PORTLAND — The Trader Joe’s rumor mill has been churning overtime, so let’s start by setting a couple of things straight.

First, despite the rampant Internet speculation and breathless phone calls to the new store at 87 Marginal Way, there will not be a “soft opening” today.

The grand opening is still scheduled for 8 a.m. Friday, with a “ceremonial lei cutting,” live music, hourly drawings for bags of Trader Joe’s products, and children’s activities.

And yes, the store will carry “Two Buck Chuck.” The wine will sell in Portland for $2.59 a bottle, about 40 cents less than in Trader Joe’s stores in Massachusetts. There is already a tower of it in the Portland store, stacked in cases along a back wall.

“We will have sufficient quantities to supply the state of Maine this weekend and beyond,” Tracy Acciola, Portland’s “store captain,” said during a tour of the new store Wednesday. “We don’t want to run out, for sure.”

As workers put the finishing touches on the store Wednesday — an employee was painting hibiscus flowers on one wall — Acciola described the response that employees have been getting from wannabe customers.


People have been coming up to the store’s locked doors and waving at employees, or they give a thumbs-up sign, she said. Others come carrying signs that say things like “We Love Trader Joe’s” and “About Time.”

Acciola, wearing the Trader Joe’s signature Hawaiian shirt, said she has been getting lots of phone calls, from people who have heard the soft-opening rumor or another rumor that says the store won’t open until Monday.

A couple of callers have said they’re taking the day off from work Friday, or pulling their children out of school, so they can shop on the store’s opening day.

Fans of Trader Joe’s tend to be enthusiastic because 80 percent of its products are private-label brands that can’t be found anywhere else, said Alison Mochizuki, the company’s national public relations director.

The Trader Joe’s in Portland, which used to be a Wild Oats store, is a bit larger than the company’s other stores, which average 10,000 to 15,000 square feet. The selling floor in Portland is about 17,000 square feet, Acciola said.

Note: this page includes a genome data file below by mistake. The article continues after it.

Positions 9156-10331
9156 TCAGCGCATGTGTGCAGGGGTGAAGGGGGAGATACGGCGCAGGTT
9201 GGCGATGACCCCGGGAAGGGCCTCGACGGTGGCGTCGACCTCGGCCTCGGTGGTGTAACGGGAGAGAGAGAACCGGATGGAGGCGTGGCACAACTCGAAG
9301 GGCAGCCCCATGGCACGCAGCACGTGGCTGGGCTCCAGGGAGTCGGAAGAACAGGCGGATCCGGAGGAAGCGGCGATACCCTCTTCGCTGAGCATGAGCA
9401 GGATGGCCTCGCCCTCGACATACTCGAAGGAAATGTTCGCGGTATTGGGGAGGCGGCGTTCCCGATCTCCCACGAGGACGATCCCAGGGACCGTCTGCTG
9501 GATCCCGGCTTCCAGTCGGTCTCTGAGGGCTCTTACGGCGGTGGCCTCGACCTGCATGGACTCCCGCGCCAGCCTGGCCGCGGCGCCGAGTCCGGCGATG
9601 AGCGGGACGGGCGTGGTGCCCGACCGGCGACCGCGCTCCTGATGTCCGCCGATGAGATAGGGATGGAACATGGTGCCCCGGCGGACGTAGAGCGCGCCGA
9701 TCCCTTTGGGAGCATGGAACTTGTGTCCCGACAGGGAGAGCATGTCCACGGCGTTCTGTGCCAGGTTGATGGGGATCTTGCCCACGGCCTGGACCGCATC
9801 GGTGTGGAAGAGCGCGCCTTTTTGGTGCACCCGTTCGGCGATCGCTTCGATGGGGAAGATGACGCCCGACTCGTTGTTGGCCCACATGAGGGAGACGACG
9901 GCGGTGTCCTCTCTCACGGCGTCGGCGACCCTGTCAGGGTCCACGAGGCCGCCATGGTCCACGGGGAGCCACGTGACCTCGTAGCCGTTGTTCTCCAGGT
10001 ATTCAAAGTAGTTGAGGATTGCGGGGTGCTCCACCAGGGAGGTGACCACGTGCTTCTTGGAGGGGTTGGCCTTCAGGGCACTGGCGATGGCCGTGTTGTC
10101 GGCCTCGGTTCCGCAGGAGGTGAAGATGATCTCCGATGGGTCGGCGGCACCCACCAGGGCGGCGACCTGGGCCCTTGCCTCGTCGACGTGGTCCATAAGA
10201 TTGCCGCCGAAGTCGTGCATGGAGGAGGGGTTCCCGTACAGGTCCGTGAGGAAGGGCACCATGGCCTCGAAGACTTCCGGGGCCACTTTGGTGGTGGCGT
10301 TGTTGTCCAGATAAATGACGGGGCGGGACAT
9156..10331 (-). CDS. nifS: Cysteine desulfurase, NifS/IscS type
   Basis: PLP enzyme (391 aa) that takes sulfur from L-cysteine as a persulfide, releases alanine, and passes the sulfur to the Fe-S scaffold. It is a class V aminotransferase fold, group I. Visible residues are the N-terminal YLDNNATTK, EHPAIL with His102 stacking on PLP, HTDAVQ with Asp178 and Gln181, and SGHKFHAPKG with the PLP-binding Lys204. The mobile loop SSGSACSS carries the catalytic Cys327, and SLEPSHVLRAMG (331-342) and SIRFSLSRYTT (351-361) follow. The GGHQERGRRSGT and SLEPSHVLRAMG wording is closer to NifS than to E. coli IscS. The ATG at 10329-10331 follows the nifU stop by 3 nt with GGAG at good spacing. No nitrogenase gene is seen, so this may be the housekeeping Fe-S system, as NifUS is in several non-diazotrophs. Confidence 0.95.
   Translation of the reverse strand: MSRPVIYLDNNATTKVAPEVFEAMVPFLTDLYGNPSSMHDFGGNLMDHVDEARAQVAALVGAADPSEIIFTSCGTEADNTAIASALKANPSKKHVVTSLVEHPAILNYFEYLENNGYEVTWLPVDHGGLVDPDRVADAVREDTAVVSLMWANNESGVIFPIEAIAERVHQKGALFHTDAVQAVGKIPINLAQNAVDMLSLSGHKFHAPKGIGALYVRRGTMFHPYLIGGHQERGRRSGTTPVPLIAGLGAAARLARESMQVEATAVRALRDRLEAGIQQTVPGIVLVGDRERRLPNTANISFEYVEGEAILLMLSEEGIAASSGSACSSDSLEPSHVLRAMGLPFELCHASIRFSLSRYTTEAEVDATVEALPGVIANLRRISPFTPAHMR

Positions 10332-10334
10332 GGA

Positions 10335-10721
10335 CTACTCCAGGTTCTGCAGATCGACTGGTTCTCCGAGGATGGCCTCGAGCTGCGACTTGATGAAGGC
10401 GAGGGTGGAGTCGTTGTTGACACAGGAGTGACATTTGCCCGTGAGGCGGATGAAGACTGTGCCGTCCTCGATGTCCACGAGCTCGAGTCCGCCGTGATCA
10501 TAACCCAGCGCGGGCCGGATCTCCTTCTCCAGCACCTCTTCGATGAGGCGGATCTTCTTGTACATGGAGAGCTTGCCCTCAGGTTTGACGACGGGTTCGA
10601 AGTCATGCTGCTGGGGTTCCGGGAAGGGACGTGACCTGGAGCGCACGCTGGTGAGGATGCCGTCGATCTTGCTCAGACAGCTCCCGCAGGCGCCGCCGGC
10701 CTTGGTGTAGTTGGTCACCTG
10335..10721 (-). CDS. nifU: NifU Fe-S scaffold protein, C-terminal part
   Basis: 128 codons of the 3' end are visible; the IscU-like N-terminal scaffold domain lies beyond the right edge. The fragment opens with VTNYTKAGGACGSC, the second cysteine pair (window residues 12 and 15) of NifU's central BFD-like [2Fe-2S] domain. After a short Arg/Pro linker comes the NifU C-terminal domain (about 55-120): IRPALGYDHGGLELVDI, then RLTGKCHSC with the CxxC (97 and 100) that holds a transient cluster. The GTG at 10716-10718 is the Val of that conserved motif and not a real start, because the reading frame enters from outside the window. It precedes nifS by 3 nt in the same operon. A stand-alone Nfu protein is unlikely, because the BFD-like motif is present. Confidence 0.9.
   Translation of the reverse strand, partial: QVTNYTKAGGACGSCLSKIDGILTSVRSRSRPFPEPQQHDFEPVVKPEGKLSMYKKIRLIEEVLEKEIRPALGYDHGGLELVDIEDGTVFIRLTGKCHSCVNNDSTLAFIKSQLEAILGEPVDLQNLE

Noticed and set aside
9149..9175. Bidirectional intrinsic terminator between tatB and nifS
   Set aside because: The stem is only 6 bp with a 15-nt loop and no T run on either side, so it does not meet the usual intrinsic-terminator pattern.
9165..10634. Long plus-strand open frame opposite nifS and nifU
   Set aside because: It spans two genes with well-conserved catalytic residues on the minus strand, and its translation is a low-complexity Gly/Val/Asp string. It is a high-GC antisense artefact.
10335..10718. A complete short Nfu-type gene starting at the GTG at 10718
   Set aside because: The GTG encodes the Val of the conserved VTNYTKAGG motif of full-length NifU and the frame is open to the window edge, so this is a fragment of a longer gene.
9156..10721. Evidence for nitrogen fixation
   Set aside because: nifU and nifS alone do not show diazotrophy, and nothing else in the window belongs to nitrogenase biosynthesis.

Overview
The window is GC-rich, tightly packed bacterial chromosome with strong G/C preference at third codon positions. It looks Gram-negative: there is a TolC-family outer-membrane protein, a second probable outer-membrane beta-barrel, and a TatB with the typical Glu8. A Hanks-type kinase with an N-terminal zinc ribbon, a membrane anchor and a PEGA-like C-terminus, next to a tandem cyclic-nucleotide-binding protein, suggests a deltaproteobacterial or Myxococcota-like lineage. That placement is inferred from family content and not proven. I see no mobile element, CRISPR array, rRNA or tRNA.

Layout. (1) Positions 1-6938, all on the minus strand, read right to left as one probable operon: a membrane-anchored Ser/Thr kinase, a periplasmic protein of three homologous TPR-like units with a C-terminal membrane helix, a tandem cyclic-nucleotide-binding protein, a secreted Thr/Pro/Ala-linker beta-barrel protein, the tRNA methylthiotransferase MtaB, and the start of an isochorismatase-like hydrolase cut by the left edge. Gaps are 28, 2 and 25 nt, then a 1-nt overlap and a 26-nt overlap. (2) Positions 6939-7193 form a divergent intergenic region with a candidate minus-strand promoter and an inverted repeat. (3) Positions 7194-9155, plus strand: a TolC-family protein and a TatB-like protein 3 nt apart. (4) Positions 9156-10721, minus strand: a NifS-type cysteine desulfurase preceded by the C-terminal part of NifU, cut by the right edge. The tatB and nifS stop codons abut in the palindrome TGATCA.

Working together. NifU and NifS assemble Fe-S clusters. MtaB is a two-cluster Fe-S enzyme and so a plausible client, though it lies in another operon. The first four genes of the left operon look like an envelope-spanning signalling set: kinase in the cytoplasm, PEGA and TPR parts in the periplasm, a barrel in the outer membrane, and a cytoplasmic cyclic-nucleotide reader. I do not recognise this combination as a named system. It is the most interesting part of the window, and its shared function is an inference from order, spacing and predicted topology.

Local residents make up about 80 percent of the store’s staff, and employees from other Trader Joe’s stores around the country jumped at the chance to come to Portland, moving here from California, Virginia, Minnesota, Seattle, Rhode Island and Massachusetts.


The store is mostly stocked and ready for shoppers. Produce will arrive tonight and Friday so it will be as fresh as possible, Acciola said, and flowers will arrive Friday morning.

The store’s cedar-covered walls make the space smell brand new.

On the wall inside the main door, just above the flower stands, is a large mural of Casco Bay painted by employees. The mural includes a Casco Bay Ferry Lines boat, a sailboat and a blimp with banners reading: “The Time Has Come! Trader Joe’s is Here!”

Acciola, who transferred to Portland from the store in Cambridge, Mass., is depicted waterskiing in the mural.

Like other Trader Joe’s stores, Portland’s is marked with cute signs, some of which have been distressed to make them look old. (Need a bathroom? Look for the nautical sign that reads “Port of Potties.”)

Lobster traps, buoys and fishing nets are also part of the decor.


“What we were trying to capture is the essence of old Portland,” Acciola said.

In the back of the store is a large mural painted by Bill Gould, an artist from Boston who on Wednesday was trying to finish up the last two panels. The mural begins in sepia tones to reflect historic Portland and depicts landmarks such as the Spring Point lighthouse, an electric trolley (with the old-time conductor holding a Trader Joe’s shopping bag) and the old Hay’s Drug Store on Congress Street.

“I just love that building the Hay’s Drug Store is in, where the Starbucks is now,” Gould said. “I thought it was a cool, iconic piece of architecture to show.”

The mural transitions to modern times and brighter colors, including an image of the newly renovated Portland Public Library and a clever nod to the store’s neighbor, the Miss Portland Diner.

Then, of course, there’s the food.

Trader Joe’s brands are free of artificial flavors, coloring and preservatives, and there are vegetarian and organic choices.


Some products will be local or regional, Acciola said, although the store does not have a particular goal for those in mind. Local foods will be highlighted as they come into the store, she said.

The beer section already contains a large variety of local brews, including Allagash, Peaks Organic and Shipyard.

Portlanders will find some perennial Trader Joe’s customer favorites, such as mandarin orange chicken and four varieties of organic frozen rice, along with some newer items, such as Trader Joe’s Turkey Meatloaf Muffins.

The store is already stocked for the holidays, with displays featuring boxes of cornbread stuffing, jars of cranberry apple butter, and spiced cranberry cider, a juice blend flavored with ginger and cinnamon.

In the back of the store is a station called the “Sea Cove Sampler,” where customers will be able to taste Trader Joe’s foods. “The demo stations are a lot of fun for people who have never been to Trader Joe’s,” Mochizuki said.

She said the store’s “crew members” will roam the store with samples, and if a customer wants to try a product, all they’ll have to do is find an employee and ask.


Trader Joe’s introduces about a dozen new items every week, and there is a display in the Portland store just for those new products. The current display is stocked with a hemp drink, cassava chips, some dessert foods, and tuna in red panang curry sauce.

The new store will be open from 8 a.m. to 10 p.m. daily. Just don’t show up today.


Staff Writer Meredith Goad can be contacted at 791-6332 or at:



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